aurora

ensemble SATB
duration ~4:45
listen on soundcloud
score PDF, 127KB
performance history 04/16/2013 by ASM and Opera On Tap’s New Brew (A S M: A Ca Pe La)
date completed 08/11/2013
era reflective

background

“aurora” came from two separate sketches that sat on my sketch pad for years. It was two measures (the B section melody) and five measures (the basis of the A section melody’s first two bars). That was it.

But unlike recent previous pieces, I had an idea. Our first child was about to be born, and everything was getting hectic. I didn’t know what was coming, I didn’t know how my life would change, and I didn’t know if I’d ever play or write music again. So in a way, the idea for this song was an elegy for my “previous life” (getting married and having children was something I had pretty much ruled out until they happened). But by far the biggest change was the burden of other people: when you’re single, the emotional demands are a lot less, and your time is your own. Increasingly, that was not the case for me, and I knew that once our child was born, it would absolutely not be the case. The days of me living in my little house by myself and waking up with the sunrise, with no alarm clock – those days were numbered. This piece is about the fleeting moments between asleep and awake when there are still no cares and the wave of thoughts about the day to come has yet to crest and crash onto your consciousness.

However, I’d only written for choral groups once before, and the results were mixed. Picking up writing for this kind of ensemble after... twenty years was bound to be intimidating. But it turned out to be easier than I expected.

This is one of the rare times I wrote words with the music (instead of putting words to music, or putting music to words). I wrote both as I went. The structure of the piece—as well as the title—didn’t coalesce until I wrote the transition music that supports the phrase “hold, hold...” That I-IV progression, for some reason, freed me from whatever struggle I was in harmonically. The piece flowed easily after that, with the crescendo at rehearsal letter C anchoring the entire work. Harmonically, it’s a simple piece that’s made to sound more complex (and harder on the singers) by splitting parts and adding seconds, fourths, ninths into otherwise pedestrian triads (not for nothing, but for added color) – this can admittedly make it difficult on the performers. The only challenge for the listener is an extremely abrupt modulation up a fourth at measure 42, and its correspondingly short return seven measures later. I pored over the modulation for a very, very long time, because it is very sudden; but each time I tried to set it up or soften it more, it lost the flow. Ultimately, I left it as it was originally written, following the idea that you’re done composing when anything you try to do makes it sound worse.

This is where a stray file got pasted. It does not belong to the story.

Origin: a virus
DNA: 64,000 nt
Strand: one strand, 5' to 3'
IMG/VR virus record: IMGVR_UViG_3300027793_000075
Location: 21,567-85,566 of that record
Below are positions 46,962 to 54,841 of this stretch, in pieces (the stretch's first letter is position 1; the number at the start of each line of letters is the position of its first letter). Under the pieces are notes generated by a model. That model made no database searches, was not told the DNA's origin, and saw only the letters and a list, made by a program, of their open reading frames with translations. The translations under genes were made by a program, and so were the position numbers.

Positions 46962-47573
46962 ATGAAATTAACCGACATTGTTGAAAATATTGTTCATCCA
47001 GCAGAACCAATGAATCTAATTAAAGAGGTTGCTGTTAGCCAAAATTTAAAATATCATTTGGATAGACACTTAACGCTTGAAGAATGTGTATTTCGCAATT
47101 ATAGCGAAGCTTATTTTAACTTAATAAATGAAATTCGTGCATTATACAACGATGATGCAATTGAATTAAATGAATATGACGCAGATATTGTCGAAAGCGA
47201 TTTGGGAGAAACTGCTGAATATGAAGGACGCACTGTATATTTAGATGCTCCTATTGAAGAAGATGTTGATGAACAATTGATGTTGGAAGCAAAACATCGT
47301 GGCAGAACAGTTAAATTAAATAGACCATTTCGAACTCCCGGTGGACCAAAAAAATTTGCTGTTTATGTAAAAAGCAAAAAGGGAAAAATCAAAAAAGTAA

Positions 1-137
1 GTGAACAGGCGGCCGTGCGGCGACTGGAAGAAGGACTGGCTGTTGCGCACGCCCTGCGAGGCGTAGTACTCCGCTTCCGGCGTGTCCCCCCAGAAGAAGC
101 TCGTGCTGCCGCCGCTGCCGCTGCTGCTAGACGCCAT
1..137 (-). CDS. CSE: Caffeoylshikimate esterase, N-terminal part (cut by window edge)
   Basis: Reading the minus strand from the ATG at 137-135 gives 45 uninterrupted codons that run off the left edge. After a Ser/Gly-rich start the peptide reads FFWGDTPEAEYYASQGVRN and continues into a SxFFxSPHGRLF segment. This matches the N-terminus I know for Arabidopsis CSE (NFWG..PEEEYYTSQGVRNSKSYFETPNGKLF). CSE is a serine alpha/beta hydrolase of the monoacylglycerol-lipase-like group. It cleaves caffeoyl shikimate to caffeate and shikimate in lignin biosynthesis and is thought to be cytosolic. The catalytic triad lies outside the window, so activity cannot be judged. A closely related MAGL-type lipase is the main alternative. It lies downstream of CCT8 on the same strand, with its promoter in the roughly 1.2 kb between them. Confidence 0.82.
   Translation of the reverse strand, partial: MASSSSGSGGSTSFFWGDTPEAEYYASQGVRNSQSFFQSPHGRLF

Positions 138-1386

There is one last interesting bit about this piece: I try to write on paper. It’s sloppy, but it’s fast, and I like having that in my hands prior to the computer-notated score. I drew myself an outline between all the sketches for this, and then started to sew them together (with the words). But about halfway through the piece (measure 39), I stopped. I switched to Finale, and finished writing the piece on the computer. I felt like the musical ideas were coming too fast for me to hold onto them, so I wanted to commit them to the finished form immediately. I’m pretty sure this is the only piece I’ve finished composing while in the notation phase.

This is probably the best piece I’ve written. It was humbling to have ASM choose it as the set closer for the one time it was performed, as I felt like this piece (more than any other) achieved what I wanted without trying too hard to do so. I didn’t set out to make it weird for ASM, I didn’t try to make it too easy to listen to for the audience; I just followed the idea to completion, and tried to not let go of the piece’s own aesthetic. If my compositional style has a “sound,” this piece is probably it.

It was performed admirably by Kayleigh Butcher, Seth Gilman, David Gordon, Alex Guerrero, Anne Hiatt, Kamala Sankaram, Delea Shand, Jeff Hudgins, Pat Muchmore, and Ed RosenBerg. The lyrics are below.

aurora

in the morning, when you wake
and you know not time or place
all is beauty, there is no past

ev’ry soul has no shadow
ev’ry touch is all there is
live in this moment, live, live

hold, hold, let me stay, aurora

free of regret
free of neglect
free to forget yourself

no more I will mourn or cry,
nor will I long for the stars in the sky
never wicked or hateful and I
never again will be sullen or shy

slow, slow, stay with me, aurora

never ashamed of the things I have done,
thoughts I have had, what my life has become
never disgraced by decisions I’ve made,
never inferior, never betrayed

aurora! aurora! don’t leave me! don’t go!

free of regret
free of neglect
free to forget yourself

no redemption,
vindication,
absolution

gone
gone
gone